300,000 Robinhood Users Bought the Company's Shares at IPO. What Does This Say About the App?
by Brittney Myers | Published on Aug. 9, 2021
300,000 users sounds like a lot -- but is it?
Stock trading platform Robinhood made a lot of headlines this year for its role in the popularization of the so-called meme stocks (stocks that skyrocket in value due to coordinated buying efforts of retail investors), including GameStop and AMC.
So it seems only fitting that one of the main tools used by most of those investors has, itself, been given the meme stock treatment.
Robinhood launched its own initial public offering (IPO) on July 29, with an opening price of $38 a share. As part of that launch, the online brokerage -- which advertises itself as "bringing trading to the masses" -- planned to designate up to 35% of their initial shares for their own customers.
Although the launch itself had its ups and downs, Robinhood shared in its app that 301,573 of its users took part in its IPO -- more than enough retail traders to give it bona fide meme stock status.
Just 1.3% of funded accounts invested
On its surface, the number 301,573 may seem like a lot -- and maybe it is. There aren't exactly a ton of previous data points on how many retail traders invest in online brokerage IPOs, so it's hard to put it into context.
Additionally, we don't know how much of the stock sold was actually bought by users. The company was going to set aside 20% to 35%, but it hasn't yet said how much of that users purchased.
Robinhood's whole shtick is things like low-threshold investment accounts and fractional trading (buying part of a share, instead of being required to buy an entire share). So, it's hard to imagine that its typical user is spending millions (or even thousands) on Robinhood stock.
Even if that 301,573 number does represent a significant amount of money invested, it may not actually represent many of the app's customers. Robinhood is said to have around 22.5 million funded accounts. That means 301,573 investors represents just 1.3% of its potential user base.
Again, we can't be sure if that's good or bad, historically, since there isn't a lot of similar data with which to compare. But 1.3% doesn't sound quite as impressive as 301,573.
A bumpy path to get here
Assuming a 1.3% turnout isn't a good sign, it could be the result of Robinhood's rough year -- including its recent legal troubles. Not only is the company facing a significant number of class action lawsuits from disgruntled customers, but it just received a historic FINRA fine for regulatory noncompliance.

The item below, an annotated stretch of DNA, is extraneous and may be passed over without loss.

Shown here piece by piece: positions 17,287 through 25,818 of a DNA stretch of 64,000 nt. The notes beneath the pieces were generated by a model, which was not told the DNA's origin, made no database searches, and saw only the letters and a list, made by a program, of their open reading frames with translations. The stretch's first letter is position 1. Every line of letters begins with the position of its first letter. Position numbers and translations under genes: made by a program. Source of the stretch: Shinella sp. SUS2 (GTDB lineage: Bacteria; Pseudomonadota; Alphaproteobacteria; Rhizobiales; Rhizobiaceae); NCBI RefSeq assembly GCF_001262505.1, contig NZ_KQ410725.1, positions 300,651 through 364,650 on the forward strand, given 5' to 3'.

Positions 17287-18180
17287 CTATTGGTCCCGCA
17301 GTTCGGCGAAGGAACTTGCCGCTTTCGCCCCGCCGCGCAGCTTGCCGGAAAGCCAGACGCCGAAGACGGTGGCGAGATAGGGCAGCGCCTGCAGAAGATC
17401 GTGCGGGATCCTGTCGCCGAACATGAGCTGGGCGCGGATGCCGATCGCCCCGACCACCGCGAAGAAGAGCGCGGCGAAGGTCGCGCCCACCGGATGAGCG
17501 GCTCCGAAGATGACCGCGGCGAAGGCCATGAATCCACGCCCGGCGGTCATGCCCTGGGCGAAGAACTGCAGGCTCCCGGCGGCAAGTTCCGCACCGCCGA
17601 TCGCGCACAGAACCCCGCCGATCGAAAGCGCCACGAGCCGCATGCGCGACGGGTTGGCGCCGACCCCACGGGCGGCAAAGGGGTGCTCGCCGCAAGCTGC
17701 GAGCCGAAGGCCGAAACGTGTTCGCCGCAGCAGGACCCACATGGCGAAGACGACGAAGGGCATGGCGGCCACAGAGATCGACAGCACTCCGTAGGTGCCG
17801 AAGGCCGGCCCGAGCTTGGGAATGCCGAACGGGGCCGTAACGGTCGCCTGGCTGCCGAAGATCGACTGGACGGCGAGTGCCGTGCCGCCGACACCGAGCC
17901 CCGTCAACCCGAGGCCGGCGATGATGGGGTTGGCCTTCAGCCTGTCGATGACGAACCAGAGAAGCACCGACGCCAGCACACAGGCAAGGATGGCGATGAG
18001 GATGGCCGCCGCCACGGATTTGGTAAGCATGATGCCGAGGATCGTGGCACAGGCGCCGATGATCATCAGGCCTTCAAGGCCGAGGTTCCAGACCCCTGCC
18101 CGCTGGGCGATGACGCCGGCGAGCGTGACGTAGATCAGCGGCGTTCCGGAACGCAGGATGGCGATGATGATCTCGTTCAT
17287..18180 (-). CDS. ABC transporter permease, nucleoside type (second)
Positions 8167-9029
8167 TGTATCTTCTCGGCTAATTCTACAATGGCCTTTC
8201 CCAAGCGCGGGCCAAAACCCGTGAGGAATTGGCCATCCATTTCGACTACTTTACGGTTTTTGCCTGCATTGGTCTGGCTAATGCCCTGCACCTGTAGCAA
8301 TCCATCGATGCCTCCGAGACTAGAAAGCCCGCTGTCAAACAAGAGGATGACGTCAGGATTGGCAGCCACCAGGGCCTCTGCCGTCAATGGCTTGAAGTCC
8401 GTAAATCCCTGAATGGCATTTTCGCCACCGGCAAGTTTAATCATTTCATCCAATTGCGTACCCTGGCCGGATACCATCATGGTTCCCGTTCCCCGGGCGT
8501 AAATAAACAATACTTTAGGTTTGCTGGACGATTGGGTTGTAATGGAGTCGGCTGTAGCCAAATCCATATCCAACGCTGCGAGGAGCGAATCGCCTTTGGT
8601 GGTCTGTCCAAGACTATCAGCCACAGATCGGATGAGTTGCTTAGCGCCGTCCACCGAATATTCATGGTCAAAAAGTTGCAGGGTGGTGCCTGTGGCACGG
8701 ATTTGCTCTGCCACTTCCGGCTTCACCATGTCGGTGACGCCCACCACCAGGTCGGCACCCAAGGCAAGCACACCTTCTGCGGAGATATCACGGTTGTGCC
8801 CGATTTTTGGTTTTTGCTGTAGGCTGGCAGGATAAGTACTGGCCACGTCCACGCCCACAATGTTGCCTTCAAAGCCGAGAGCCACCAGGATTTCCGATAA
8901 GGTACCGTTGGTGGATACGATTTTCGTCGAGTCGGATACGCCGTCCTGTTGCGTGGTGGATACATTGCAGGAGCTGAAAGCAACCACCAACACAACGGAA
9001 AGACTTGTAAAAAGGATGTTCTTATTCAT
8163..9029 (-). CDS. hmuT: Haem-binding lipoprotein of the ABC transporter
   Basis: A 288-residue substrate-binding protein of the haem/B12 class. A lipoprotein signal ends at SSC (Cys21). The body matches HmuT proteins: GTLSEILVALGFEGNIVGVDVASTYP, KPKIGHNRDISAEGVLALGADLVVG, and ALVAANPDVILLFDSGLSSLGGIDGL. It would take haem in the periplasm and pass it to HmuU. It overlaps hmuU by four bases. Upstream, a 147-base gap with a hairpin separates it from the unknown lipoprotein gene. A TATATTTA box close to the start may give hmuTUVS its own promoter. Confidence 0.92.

And its IPO has had its own share of drama. While the stock (traded as NASDAQ:HOOD) opened at the low end of its range at $38 a share, it took an 8% hit the first day.
Robinhood's stock wouldn't close higher than its opening value until the following week. Then, in true meme stock fashion, the stock exploded, jumping 60% between one day and the next. The stock was trading over $80 a share at its peak.
Since then, the stock has trended downward, closing lower than it opens each day. However, it remains 30% higher than its opening price.
Is a dedicated core enough?
As much as we might read into the number of users who invested in the company's IPO, it's hard to determine what that actually says about Robinhood itself.
On the one hand, it could point to a dedicated core of users who believe in the company's future. And the app has steadily gained users every year, adding more than 4 million just this year.
But, if anything, the steady growth of users makes the small percentage of investors potentially more worrying, as it may indicate that the vast majority of its customers are wary of Robinhood's current problems. Either way, it'll be interesting to see where the stock lands once this meme-stock-like volatility finally settles down.
Our best stock brokers for 2022
We pored over the data and user reviews to find the select rare picks that landed a spot on our list of the best stock brokers. Some of these best-in-class picks pack in valuable perks, including $0 stock and ETF commissions. Get started and review our best stock brokers for 2022.
About the Author
We're firm believers in the Golden Rule, which is why editorial opinions are ours alone and have not been previously reviewed, approved, or endorsed by included advertisers. The Ascent does not cover all offers on the market. Editorial content from The Ascent is separate from The Motley Fool editorial content and is created by a different analyst team.